When my husband first told me the whole country was going to be on lock-down, I was about to board a 10 PM flight to Rome. “I’ll pick you up,” he said. “All trains have been canceled.”. I had a feeling Alex was over-reacting, but I was happy for the ride nonetheless. After two weeks in New York City working up to fourteen hours per day, the idea to combine an eight-hour flight with two more hours of train-ride was less than appealing.

However, the moment my flight landed in Fiumicino airport, I knew, on a visceral level, I had massively underestimated the situation. As I descended the plane and began to walk through the empty corridors, I felt anxious and disoriented. The visual of arm guards, people wearing masks, and the thick, dense energy surrounding everyone, instantly took me back to 9/11. 

And yet, just a day before I was in New York City, having lunch in a packed restaurant surrounded by my friends and clients, laughing out loud, openly judging Europeans for being so scared and apprehensive of something that was nothing more than a flu, and accusing them of buying into the culture of fear and separation. How could I have underestimated the situation so massively? 

Yes, fear is contagious. Yes, positive thinking is helpful and essential. Yes, panicking and watching the news all day is unhelpful and harmful. But as a parent of two young boys, a teacher in my community, and a mentor to many women, how could I have handled this differently and what could I do now to shift my perspective and keep my self and my family healthy, strong, and safe during this crazy time?

Here are five things that are helping me and my community deal with this crisis in a constructive way:

  1. Acknowledge your feelings fully: Besides underestimating the situation and judging my self for feeling disoriented and afraid, one of the biggest mistakes I initially made was to resist my feelings. I spent the first 48 hours feeling guilty for not reacting to what was happening in a more productive way. I felt no energy to meditate, workout, speak to people, step into my leader shoes, or help those around me navigate their own experience. The feeling of guilt, stagnation, and inadequacy consumed me until I remembered there was only one thing to do. Choose again. Give my self permission to feel, react, or even numb-out for as long as I needed to so that I could process what was happening around me and reconnect with my truth. Feeling free to feel bad, and having the right to experience the full spectrum of my emotions made me feel immediately lighter and within a few hours, I began to feel a little relief and a more genuine desire to move, breath, and do something to shift my vibration without pushing my self into doing it.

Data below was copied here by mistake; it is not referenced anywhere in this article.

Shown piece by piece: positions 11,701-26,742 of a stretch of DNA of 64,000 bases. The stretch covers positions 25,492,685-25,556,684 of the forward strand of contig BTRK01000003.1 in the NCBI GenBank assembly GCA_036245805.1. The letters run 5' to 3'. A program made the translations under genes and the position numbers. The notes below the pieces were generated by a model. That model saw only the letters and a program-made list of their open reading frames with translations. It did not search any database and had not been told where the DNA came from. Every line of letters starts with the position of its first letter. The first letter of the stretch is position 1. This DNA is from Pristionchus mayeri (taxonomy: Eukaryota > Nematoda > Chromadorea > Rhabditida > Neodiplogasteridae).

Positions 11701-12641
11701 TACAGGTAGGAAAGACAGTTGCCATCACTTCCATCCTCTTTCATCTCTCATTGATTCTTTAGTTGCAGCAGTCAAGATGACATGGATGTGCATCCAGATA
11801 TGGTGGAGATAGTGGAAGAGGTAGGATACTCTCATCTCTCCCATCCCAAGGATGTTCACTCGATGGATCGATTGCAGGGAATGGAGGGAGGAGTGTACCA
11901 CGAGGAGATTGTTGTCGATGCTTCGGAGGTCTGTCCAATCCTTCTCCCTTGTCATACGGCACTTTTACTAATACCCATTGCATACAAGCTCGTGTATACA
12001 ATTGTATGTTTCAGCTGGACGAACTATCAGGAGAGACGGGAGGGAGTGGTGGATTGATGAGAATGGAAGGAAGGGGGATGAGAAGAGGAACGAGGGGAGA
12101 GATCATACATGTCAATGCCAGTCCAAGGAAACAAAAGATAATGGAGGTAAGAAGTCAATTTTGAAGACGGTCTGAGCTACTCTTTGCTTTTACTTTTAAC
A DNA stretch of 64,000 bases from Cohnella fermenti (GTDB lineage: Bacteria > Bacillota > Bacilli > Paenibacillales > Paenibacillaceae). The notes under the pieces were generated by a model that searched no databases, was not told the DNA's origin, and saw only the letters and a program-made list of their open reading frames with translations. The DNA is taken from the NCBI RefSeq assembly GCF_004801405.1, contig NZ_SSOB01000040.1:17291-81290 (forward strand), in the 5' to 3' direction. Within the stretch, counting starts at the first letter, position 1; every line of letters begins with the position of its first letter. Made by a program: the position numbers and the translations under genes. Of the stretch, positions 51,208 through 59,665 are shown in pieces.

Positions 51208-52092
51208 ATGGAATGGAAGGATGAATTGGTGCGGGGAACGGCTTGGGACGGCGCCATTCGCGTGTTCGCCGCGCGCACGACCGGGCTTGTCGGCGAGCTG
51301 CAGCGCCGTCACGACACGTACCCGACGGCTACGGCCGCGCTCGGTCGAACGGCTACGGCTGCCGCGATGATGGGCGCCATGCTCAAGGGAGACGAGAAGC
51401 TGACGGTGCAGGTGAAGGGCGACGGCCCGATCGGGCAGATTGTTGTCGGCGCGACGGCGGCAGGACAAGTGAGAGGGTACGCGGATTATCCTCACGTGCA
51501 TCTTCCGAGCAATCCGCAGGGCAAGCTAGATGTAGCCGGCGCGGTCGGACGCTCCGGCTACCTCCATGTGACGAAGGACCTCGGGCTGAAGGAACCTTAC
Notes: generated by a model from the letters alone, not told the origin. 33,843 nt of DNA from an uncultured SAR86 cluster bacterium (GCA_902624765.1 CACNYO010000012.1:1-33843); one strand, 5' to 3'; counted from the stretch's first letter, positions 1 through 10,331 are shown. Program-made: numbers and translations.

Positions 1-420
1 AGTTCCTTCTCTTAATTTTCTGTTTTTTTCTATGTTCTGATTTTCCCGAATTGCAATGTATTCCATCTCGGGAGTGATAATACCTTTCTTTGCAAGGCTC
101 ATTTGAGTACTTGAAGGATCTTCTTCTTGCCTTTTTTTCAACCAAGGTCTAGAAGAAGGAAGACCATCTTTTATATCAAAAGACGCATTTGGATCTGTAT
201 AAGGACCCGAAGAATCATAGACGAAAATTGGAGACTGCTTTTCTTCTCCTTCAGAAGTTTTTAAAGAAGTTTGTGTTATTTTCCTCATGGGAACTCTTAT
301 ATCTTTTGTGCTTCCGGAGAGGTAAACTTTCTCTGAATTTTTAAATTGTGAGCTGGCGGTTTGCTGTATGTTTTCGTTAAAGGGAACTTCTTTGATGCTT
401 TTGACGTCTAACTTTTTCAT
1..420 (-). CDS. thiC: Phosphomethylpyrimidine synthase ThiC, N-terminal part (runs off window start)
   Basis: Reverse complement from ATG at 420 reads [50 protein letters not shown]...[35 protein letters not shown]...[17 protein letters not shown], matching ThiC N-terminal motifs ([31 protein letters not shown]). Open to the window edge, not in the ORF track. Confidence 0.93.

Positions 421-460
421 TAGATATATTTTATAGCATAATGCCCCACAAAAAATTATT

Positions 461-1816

2. Stay informed but limit the exposure to fear: I turned down all phone notifications and got in the practice of checking one trusted information source twice per day. Once mid-morning and once mid-afternoon. Deciding to stay away from the news as soon as I woke up or late at night has helped me and my family maintain some level of sleep hygiene and contain the amount of stress we allow into our psyche and our bodies without disconnecting from the important updates in our community. 
  3. Move Your Body: After feeling numb, stagnant, and unresponsive for a little over 48 hours, I decided it was time to move. I went for a short yet intense, ten minutes cardio circuit that immediately elevated my heart rate and catapulted me back into my body. I was reminded of how important it is to get back into the body, and I felt inspired to share a link to one of the most powerful movement experiences I have ever created with my online community. 
  4. Reach out: Not all our friends or family member may be equipped with the right amount of compassion, sensitivity, and strength to help you during a difficult time and I must confess I felt quite sad by the way some of my best friends in the United States reacted to my situation and to my feelings. That didn’t stop me from keep trying, and within a few calls I was able to connect with a client of mine who immediately made me feel seen, felt, and loved. In moments of isolation and fear, feeling seen and understood can keep us sane. Don’t stop trying!
  5. Make an effort to look normal: I am not saying just shower and put on a clean PJ here! Take a long shower, do your hair and makeup, wear something nice and luxurious, eat seating down at the dinner table using the nice china you normally save for guests and do whatever it takes to feel and look normal. Even if I like to think of my self as a spirit having a human experience, I am having a human experience. So are you. Honoring our physical self fully can help us anchor down in our presence on this planet and feel alive. 

Obviously, the lock-down is not over, and I will sure learn more things from this experience. But as the crises spread over the ocean, I want you all in the US to feel prepared. Prepared doesn’t mean buying toilet paper, although you should because who wants to be in the house without it. It means internally prepared to feel, connect, reach out, change your mind, forgive, and try again. You are human, you are not alone, and this too shall past. Now wash your hands, say safe, and go for a walk in the park for me.